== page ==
How many times have you heard President Obama and his minions pat themselves on the back for their noble “investments” in “roads and bridges”? Without government infrastructure spending, we’re incessantly reminded, we wouldn’t be able to conduct our daily business.
“Every single great idea that has marked the 21st century, the 20th century and the 19th century has required government vision and government incentive,” Vice President Joe Biden infamously asserted. “Private enterprise,” he sneered, lags behind.
As always, the Beltway narcissists have it backward. Without private enterprise and free-market visionaries, public infrastructure wouldn’t exist. Take the iconic Brooklyn Bridge, which turned 132 years old this week. It’s not a government official whose vision built that. It’s a fierce capitalist who revolted against unimaginative command-and-control bureaucrats in his home country.
Before he went on to pioneer aqueducts and suspension bridges across America, culminating in the Brooklyn Bridge, John Roebling was a government engineer in the German province of Westphalia. A cog in the Prussian building machine, he chafed under autocratic rule. No decisions could be made, no actions taken, he complained in his diary, “without first having an army of government councilors, ministers, and other functionaries deliberate about it for ten years, make numerous expensive journeys by post, and write so many long reports about it, that for the amount expended for all this, reckoning compound interest for ten years, the work could have been completed.”
Fed up with innovation-stifling conformity, subordination and red tape, the ambitious 25-year-old Roebling set sail for the U.S. in 1831 aboard the American-built ship August Edward. During the 78-day journey, he wrote of his hopes and dreams “to found a new home in the western continent beyond the ocean, a new fatherland free from tyranny.” Upon arriving in Philadelphia, he celebrated his adopted land’s free-market economy.
“The numerous hindrances, restrictions and obstacles, which are set up by timid governments and countless hosts of functionaries against every endeavor in Germany, are not to be found here,” he reflected in a letter to friends and family.
“The foreigner must be astounded at what the public spirit of these republicans has accomplished up to now and what it still accomplishes every day. All undertakings take place through the association of private persons. In these the principal aim is naturally the making of money.” The pursuit of self-interest was in of itself a source of public good, he concluded, “principally (as) a result of unrestricted intercourse in a concerted action of an enlightened, self-governing people.”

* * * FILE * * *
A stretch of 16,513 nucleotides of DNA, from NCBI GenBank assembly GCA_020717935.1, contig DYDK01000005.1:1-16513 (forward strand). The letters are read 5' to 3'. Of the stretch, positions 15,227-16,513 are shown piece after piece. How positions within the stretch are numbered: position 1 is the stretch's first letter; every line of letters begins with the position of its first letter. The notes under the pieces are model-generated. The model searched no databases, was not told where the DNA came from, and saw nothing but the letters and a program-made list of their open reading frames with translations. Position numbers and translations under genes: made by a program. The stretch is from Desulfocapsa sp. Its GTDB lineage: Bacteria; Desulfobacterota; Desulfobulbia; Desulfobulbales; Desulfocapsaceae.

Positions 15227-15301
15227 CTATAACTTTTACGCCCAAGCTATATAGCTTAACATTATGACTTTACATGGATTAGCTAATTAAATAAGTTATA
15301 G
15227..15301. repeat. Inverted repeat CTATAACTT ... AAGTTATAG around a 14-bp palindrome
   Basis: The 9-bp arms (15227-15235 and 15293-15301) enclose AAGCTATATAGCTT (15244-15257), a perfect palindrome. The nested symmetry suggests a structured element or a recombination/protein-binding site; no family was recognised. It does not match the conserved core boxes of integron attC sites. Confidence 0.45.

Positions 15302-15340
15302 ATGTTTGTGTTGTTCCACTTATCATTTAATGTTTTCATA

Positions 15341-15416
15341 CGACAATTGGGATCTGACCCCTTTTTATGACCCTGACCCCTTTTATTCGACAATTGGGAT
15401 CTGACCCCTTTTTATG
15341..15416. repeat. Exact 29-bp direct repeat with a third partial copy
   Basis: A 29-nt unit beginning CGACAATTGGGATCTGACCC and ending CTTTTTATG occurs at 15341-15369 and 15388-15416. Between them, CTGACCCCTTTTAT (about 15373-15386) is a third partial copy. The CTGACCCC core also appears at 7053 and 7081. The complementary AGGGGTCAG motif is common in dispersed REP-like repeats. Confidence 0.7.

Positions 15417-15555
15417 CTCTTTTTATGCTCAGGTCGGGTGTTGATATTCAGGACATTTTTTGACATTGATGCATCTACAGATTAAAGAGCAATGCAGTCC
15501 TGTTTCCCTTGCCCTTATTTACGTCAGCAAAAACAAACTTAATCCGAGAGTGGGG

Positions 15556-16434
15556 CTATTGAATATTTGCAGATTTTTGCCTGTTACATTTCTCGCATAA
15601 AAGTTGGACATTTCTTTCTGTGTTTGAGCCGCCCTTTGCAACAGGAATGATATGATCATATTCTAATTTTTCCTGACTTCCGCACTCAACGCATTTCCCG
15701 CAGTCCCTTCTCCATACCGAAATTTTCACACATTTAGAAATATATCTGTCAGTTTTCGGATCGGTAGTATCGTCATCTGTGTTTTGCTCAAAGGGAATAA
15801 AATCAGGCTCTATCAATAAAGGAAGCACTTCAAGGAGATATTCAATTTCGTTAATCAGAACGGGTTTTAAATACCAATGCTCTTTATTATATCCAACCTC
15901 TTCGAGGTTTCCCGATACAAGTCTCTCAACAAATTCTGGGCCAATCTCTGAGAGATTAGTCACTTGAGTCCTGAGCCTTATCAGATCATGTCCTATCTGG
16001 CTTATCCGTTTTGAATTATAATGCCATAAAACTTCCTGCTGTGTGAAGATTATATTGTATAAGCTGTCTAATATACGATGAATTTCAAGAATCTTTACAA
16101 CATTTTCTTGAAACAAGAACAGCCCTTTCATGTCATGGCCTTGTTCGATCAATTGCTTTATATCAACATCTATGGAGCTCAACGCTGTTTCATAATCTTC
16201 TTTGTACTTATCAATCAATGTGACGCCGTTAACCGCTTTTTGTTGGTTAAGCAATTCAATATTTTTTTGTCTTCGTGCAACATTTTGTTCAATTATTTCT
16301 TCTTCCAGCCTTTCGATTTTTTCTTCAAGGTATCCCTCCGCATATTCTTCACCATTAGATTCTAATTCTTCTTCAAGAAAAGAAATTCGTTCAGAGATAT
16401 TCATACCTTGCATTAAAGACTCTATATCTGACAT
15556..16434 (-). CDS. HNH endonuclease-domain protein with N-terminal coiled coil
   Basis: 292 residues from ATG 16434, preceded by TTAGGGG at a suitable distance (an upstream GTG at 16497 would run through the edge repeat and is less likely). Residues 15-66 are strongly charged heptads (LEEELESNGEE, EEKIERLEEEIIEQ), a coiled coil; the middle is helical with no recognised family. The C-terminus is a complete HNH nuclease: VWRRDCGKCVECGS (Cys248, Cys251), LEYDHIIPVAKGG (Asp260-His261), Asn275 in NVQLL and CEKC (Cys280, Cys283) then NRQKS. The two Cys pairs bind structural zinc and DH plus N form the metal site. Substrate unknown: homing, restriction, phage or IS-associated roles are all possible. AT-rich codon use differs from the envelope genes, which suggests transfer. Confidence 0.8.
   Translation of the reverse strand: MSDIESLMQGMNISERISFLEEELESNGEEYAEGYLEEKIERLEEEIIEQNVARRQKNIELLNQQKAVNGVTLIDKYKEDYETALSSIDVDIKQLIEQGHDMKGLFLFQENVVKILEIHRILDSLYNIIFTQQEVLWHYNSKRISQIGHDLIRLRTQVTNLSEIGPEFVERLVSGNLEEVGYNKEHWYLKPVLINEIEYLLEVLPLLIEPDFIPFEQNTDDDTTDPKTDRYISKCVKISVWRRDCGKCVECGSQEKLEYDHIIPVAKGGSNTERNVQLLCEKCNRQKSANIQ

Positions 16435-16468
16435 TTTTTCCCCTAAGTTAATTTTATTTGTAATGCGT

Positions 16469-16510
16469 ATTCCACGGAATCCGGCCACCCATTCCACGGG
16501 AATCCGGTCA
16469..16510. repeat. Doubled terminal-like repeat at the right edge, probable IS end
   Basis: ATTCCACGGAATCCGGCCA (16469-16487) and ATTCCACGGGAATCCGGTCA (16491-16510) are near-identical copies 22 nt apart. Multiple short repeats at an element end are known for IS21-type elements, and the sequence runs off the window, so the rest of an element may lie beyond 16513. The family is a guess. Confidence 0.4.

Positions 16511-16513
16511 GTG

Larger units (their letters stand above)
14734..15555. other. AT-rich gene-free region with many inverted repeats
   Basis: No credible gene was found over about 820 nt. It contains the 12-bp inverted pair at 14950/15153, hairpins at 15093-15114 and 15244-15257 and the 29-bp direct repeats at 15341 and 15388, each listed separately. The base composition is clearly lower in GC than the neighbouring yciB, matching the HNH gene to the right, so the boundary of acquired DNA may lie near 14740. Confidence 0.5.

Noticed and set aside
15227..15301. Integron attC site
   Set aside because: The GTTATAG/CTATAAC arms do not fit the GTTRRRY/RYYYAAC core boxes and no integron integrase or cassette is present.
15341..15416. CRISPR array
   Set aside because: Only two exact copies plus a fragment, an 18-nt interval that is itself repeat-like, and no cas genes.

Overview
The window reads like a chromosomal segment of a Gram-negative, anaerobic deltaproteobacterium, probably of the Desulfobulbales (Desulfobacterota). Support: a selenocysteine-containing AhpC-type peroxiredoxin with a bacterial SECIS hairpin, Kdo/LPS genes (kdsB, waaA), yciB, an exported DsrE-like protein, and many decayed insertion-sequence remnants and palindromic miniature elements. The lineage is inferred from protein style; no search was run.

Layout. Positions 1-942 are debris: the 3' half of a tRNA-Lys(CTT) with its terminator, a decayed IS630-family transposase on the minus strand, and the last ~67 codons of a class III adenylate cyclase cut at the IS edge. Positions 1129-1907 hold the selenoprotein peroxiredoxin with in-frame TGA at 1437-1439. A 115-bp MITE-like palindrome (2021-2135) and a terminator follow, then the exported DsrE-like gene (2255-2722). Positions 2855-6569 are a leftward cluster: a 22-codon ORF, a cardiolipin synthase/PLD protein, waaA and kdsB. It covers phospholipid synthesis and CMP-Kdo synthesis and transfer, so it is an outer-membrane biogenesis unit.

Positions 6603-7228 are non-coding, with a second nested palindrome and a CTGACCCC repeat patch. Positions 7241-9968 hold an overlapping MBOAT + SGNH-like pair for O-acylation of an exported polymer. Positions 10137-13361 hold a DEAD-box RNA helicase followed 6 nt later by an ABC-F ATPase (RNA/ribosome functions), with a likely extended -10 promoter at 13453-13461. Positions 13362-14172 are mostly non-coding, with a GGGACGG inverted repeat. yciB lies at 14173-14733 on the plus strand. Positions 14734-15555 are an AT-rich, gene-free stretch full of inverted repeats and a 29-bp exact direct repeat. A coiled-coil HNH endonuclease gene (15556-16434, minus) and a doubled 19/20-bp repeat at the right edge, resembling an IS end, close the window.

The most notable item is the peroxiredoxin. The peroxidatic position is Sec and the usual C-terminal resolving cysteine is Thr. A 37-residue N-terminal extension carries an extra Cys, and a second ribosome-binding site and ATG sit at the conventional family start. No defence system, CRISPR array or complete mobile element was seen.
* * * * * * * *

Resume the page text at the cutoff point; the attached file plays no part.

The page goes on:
Roebling failed at silkworm-farming, fabric-dying, rape seed oil farming and canary-raising before embarking on his engineering career. He patented an improved boiler for steamships, a safety gauge for a steam-boiler flue and a steam-powered motorcycle. He traveled wherever he could utilize his skills — constructing dams on the Beaver River, consulting on hydraulics on the Croton River Aqueduct, knocking on doors for work across Pennsylvania.
With unbridled determination to build a lucrative family business, he patented and pioneered America’s first commercially successful wire rope company. Frugal and financially savvy, Roebling operated on saved capital and refused to borrow. Several of his new clients paid him in stock, and he soon had a thriving investment portfolio. Coal mining companies in the anthracite region snapped up his sturdy cables.
Did he have “help” along the way? Plenty — from other capitalists, that is.
Roebling purchased his wire from industrial pioneer Robert Townsend, who had founded the first iron wire mill west of the Allegheny Mountains in 1816. Townsend, who had learned the wire-making trade from Baltimore wire weaver Hugh Balderson, manufactured rivets, nails, fasteners and telegraph wire, in addition to supplying Roebling with wire for his early experiments and projects.
Samuel Wickersham’s Pittsburgh Wire Works also supplied wire as Roebling gained more project work. And Sligo Iron Works made charcoal “blooms” for Roebling’s wire: large blocks cast from molten iron and later steel, which were then “hot rolled” at high temperatures between two rotating cylinders into wire rods.
Later, Roebling’s sons Charles and Ferdinand built a 200-acre state-of-the-art manufacturing campus, steel plant and village outside Trenton, N.J. Employing 8,000 workers, Kinkora Works produced everything from chicken wire and telegraph wire to tramway and elevator cables.
The suspension cables on the Golden Gate and George Washington bridges were manufactured by the Roeblings. So were the control cables in the Spirit of St. Louis, the first airplane to cross the Atlantic Ocean, and the tramway and construction cables used to build the Panama Canal. Even the wires used to stabilize the wings of the Wright Brothers’ aircraft used Roebling trusses.
Here’s the lesson White House progressives and Common Core historians won’t teach: Roebling’s Brooklyn Bridge is a towering legacy of the countless pursuits of individual American innovators who benefited the public by benefiting themselves and their families. The wealth-shaming social engineers in Washington will never understand. Private profit is a public good.